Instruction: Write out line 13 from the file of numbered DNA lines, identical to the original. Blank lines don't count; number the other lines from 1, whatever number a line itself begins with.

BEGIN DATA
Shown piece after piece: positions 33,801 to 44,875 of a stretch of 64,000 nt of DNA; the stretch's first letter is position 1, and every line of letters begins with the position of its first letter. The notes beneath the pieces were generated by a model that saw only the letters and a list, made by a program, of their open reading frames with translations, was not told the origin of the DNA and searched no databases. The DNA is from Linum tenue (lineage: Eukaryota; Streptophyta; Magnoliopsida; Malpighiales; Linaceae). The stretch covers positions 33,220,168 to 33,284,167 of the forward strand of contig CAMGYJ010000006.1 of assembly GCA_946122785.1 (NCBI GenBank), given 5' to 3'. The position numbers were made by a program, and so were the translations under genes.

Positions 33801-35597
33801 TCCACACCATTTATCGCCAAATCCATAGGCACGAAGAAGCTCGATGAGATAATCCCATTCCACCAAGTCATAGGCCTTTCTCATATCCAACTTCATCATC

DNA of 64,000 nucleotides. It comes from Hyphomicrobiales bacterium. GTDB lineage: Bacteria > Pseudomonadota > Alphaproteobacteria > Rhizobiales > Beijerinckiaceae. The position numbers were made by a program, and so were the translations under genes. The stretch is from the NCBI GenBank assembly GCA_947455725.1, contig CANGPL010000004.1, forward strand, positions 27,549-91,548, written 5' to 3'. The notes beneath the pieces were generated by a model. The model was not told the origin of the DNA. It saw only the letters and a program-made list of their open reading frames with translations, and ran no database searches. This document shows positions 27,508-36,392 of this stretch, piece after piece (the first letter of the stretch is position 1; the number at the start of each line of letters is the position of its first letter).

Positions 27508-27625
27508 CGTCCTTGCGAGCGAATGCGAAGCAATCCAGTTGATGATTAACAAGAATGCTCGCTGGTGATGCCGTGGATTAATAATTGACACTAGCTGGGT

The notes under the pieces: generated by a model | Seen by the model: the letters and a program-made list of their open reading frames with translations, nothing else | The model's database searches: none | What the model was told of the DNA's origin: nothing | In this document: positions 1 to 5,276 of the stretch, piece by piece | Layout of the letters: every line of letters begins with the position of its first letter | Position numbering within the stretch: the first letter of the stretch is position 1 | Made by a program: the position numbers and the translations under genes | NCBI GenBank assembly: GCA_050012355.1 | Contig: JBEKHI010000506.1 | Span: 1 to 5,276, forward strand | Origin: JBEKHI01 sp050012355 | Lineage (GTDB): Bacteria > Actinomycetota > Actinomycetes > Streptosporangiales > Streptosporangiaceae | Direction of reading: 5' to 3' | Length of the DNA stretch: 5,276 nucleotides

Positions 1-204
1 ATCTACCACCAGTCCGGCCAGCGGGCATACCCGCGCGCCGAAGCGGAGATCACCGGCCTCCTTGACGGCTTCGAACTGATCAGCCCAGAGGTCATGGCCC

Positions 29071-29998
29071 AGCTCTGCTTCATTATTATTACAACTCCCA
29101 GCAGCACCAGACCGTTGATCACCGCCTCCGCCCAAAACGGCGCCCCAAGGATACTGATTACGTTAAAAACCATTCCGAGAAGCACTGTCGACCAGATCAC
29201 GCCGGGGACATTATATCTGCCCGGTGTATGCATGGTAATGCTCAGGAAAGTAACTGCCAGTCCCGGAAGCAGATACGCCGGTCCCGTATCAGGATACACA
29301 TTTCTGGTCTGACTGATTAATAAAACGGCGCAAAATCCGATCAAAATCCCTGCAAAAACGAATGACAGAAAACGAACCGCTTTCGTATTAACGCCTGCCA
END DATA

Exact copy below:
29201 GCCGGGGACATTATATCTGCCCGGTGTATGCATGGTAATGCTCAGGAAAGTAACTGCCAGTCCCGGAAGCAGATACGCCGGTCCCGTATCAGGATACACA